Let me share with you about my job as a school bus driver. I am not just a school bus driver, but a substitute school bus driver. Consider that fact for a moment. Remember back to your days in school. Remember two important facts. First, the class always took advantage of the substitute teacher. Second, students were always livelier on the bus than they were in the class room.

Now consider the fact again: I am a substitute bus driver.

Thankfully, most of the students I have encountered are very well mannered. However, I have had to speak to the students on occasion.

Allow me to also interject that if you combine all the years my daughters have graced this planet, I have well over 50 years of parenting experience, and that is notable for a 25 year old guy like me.

Consequently, I have mastered the look and growl of a father. It is a skill passed to me from my father, who received it from his father, and so on.

When students are misbehaving, I will pull the bus over and park safely. Then I will unbuckle my seat belt, get out of my seat, stand and turn to face the students. I give them the look, and then growl softly, “Ladies and Gentleman” and a quiet hush spreads across the entire bus.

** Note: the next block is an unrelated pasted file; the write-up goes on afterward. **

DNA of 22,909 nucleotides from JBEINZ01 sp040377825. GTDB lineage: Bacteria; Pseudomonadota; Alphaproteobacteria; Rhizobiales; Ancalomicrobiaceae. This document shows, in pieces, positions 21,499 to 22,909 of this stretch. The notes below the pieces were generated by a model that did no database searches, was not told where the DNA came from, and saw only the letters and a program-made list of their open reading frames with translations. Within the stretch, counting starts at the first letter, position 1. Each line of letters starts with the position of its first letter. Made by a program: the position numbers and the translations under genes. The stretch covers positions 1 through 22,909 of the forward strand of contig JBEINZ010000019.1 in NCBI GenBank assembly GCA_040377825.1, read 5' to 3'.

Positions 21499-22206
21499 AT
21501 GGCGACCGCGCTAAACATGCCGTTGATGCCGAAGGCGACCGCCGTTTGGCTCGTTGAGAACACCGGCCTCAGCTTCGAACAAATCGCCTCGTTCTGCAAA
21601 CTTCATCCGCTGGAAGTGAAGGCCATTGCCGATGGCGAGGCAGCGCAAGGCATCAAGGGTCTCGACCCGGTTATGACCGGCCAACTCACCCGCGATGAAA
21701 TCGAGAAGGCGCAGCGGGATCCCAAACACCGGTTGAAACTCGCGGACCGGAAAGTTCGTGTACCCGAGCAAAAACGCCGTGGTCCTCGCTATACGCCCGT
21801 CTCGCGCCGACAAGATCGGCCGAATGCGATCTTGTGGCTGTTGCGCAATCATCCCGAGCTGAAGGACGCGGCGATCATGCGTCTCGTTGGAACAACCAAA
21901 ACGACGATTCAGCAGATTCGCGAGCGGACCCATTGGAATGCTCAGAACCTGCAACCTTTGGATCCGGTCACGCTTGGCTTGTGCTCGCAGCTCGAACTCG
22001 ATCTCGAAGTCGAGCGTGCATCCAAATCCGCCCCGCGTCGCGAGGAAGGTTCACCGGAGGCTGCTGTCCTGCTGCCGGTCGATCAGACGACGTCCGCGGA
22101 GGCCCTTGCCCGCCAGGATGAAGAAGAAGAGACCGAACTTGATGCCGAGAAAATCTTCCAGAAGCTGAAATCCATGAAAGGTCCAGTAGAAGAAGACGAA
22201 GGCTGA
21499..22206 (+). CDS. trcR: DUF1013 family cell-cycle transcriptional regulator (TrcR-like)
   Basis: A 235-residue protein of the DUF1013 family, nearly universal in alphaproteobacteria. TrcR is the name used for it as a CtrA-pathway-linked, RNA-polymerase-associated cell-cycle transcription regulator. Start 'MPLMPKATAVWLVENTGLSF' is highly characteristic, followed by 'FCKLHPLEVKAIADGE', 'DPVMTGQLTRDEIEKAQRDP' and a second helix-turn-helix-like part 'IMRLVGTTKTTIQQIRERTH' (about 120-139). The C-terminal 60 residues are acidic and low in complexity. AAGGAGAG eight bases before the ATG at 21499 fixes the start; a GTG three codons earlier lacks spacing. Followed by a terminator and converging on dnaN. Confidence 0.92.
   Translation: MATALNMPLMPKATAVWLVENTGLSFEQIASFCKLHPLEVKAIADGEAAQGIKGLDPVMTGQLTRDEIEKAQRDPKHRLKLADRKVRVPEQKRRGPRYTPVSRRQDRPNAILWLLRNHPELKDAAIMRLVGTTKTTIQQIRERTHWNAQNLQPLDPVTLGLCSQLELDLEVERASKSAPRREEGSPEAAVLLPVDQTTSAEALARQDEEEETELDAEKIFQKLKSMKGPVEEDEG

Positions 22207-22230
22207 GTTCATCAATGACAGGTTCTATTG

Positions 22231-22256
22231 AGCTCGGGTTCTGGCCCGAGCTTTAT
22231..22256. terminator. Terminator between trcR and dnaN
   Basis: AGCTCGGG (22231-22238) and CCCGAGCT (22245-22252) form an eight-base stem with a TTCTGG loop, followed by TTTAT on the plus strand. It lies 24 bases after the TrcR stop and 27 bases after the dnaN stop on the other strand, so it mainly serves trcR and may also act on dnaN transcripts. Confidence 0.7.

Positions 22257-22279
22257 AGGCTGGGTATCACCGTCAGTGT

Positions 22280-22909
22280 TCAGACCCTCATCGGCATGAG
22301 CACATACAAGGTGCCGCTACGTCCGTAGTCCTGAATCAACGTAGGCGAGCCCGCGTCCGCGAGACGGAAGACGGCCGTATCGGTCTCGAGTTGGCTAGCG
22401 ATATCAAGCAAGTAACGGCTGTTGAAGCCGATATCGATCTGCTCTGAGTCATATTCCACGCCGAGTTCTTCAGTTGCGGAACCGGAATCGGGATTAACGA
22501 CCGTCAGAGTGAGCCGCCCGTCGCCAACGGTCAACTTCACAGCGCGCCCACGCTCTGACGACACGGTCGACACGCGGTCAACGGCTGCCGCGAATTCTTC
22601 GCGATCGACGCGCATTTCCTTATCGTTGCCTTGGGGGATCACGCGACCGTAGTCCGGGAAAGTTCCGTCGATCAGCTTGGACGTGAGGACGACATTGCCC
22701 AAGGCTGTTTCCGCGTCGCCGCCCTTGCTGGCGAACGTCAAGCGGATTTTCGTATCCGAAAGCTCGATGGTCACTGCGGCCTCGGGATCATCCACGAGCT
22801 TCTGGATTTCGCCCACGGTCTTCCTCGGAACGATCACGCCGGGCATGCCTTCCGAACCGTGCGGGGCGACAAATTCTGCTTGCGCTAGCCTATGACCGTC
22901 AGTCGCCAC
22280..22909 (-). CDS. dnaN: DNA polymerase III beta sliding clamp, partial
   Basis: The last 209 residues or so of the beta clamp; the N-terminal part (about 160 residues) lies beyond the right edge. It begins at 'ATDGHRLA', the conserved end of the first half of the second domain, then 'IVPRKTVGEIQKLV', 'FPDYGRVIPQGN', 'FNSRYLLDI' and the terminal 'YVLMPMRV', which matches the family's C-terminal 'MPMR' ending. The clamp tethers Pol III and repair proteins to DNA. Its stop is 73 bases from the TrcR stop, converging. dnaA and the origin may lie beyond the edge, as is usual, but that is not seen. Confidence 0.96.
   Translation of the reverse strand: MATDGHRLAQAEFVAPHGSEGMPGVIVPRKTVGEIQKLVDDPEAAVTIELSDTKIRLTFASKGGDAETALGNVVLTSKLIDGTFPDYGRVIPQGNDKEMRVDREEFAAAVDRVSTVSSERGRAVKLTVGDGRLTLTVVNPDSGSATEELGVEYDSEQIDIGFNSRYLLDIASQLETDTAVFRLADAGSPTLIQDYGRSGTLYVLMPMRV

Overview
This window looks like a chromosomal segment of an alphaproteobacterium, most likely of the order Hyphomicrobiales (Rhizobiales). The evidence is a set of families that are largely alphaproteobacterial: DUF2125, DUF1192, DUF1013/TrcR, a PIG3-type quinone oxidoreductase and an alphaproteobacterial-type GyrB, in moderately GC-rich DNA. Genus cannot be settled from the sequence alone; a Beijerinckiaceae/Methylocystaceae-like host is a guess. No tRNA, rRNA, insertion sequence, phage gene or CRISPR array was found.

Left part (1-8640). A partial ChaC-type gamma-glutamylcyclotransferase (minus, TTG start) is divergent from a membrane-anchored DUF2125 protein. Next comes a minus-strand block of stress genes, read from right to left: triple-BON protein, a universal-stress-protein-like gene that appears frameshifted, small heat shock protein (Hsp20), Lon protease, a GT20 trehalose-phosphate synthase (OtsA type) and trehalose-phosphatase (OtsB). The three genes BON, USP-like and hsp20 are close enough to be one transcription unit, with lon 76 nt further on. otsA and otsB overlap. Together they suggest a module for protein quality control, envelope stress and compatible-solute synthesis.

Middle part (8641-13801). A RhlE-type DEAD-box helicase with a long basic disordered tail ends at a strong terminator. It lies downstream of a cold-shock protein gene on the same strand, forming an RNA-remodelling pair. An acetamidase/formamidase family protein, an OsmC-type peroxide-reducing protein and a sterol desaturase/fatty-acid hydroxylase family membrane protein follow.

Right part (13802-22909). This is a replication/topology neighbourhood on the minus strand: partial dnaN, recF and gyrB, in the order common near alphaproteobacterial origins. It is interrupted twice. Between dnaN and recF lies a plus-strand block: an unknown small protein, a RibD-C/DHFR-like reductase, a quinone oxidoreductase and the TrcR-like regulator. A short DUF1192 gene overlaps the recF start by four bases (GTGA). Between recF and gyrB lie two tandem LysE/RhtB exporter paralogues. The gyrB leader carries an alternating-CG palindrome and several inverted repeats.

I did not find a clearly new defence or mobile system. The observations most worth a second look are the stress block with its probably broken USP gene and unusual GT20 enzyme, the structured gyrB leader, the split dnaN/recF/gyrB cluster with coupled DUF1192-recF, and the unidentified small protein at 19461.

Normally, I don’t need to get that drastic. In fact, normally, the students are quite helpful. I once had a route that had changed since the directions and a young lady assured me she would help me through the changes. I told her she had to be up to the task, because I didn’t want to get lost. She gave me her assurance that she would be with me every step of the way, and then she told me to turn right; I did. Another student said, “This is my stop,” so I let that student off at a corner.

As I pulled away from the stop, the entire bus called out my recently appointed navigator’s name. She looked up from her phone, startled, and stammered, “oh, you were supposed to turn back there.”

I started to give her the look, but the look on her face stopped me. She looked at me with a mixture of horror over making a mistake and that nervous laughter that comes along with it. It is a look I have seen my daughters use quite often, and it always makes me laugh. Apparently, it is not only Father’s who pass down looks to their sons, but Mother’s pass down looks to their daughters too.

Friday, May 23, 2014

Did You Have Squash for Dinner?